England vs. Russia: Four Things We Learned From Euro 2016 Opener

England's Gary Cahill and Joe Hart look dejected during its match with Russia on Saturday. Jason Cairnduff/Reuters

So near, yet so, so far for England in its UEFA Euro 2016 opener in Marseille.

Eric Dier's delicious free kick looked to have capped a fine all-round performance, but Russia poured forward in the final two minutes and stole an equalizing goal it barely merited.

Here, Newsweek looks at what we learned from what ended as an ultimately disappointing game.

Put away your chances!

Which England manifestly failed to do in the first half and the first half of the second, despite some truly enterprising attacking play.

Of course, then Russia had its inevitable spell of dominance in the second half, making both England and its supporters extremely nervous indeed. Perhaps it is the youth of England's squad that makes it unable to seize a tournament game in a meaningful sense, on the scoreboard.

Dier's free kick, laced somewhere close to the top corner, allayed those worries. But England could have made life far easier for itself before then, and, in the end, they did pay with Russia's late, late equalizing goal. Roy Hodgson's team should have been over the hills by then.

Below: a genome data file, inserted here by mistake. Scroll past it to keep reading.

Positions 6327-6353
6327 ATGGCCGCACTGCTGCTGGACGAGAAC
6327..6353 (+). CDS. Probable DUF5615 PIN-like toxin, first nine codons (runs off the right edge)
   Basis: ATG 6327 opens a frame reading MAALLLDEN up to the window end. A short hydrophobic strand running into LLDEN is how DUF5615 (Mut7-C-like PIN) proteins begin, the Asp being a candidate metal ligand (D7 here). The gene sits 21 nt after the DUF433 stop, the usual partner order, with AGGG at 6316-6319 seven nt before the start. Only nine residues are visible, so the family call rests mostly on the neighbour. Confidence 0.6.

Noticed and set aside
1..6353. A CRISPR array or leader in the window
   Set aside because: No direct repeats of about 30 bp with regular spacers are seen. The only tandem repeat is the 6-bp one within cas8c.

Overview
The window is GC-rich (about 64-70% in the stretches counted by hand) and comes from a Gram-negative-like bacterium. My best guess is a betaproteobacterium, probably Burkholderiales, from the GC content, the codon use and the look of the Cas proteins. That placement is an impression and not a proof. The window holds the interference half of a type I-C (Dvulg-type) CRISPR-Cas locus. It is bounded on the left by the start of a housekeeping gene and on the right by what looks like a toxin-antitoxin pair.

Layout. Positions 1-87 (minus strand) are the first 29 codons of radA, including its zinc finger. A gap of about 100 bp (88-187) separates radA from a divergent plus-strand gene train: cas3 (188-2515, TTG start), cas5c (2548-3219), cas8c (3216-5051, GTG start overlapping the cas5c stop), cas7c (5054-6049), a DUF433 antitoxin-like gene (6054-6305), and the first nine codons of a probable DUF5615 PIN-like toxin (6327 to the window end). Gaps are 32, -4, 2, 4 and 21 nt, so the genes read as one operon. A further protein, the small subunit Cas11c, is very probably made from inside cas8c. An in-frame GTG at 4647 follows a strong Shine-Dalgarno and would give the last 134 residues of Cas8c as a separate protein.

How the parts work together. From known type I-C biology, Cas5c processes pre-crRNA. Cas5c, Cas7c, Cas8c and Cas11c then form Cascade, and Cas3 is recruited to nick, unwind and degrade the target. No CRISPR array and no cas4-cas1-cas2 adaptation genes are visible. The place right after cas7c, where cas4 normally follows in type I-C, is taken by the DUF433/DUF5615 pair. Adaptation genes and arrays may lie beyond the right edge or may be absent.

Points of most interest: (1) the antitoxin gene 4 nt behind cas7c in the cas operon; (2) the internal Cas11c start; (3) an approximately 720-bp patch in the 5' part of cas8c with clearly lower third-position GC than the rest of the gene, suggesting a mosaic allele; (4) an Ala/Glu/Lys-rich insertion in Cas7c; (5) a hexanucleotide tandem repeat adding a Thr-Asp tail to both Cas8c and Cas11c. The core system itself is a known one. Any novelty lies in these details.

Outstanding Rooney finds his new role

He was prickly in the days before the game, when it was suggested of and to England's captain that his best days might be past him.

Yet, in a deep midfield role, the Manchester United player was at the centre of almost everything England did well in the first half, in attack, linking the play with equally accurate short and long passes.

OK, so it was a fine performance against a poor team—Russia was below even its substandard expectations on the night. And Rooney faded slightly in the second half, his lack of defensive expertise evident when the opposition enjoyed its better spell of the game. He's not done, though—not by a long shot.

England has strength in depth

For the first time, perhaps, in a generation. Hodgson was able to bring on Jack Wilshere, who might be first choice were it not for his lack of first-team football due to injury. He had Daniel Sturridge, John Stones and Marcus Rashford available on the bench.

England will, rightly, feel sickened by the draw. But the general prognosis is just about positive, with reserves of bright, young players waiting to change the game if they are so needed.

But defense may prove a problem going forward

For most of the evening, Gary Cahill and Chris Smalling were solid enough, and well protected by Dier in front of them.

Russia's Vasili Berezutski (hidden) celebrates with teammates after scoring their first goal as England's Dele Alli looks on dejected. Eddie Keogh/Reuters

But England did that very English thing of sitting back in the final moments, and that is when the team looks the worst, most liable to play to its weaknesses.

Danny Rose should not have been left exposed at the far post, beaten for the header that led directly to the Russian equalizer.

But the wider point is this: England needs to keep being positive, right up until the final whistle, because if it sits back, a one-goal lead is unlikely to win it games.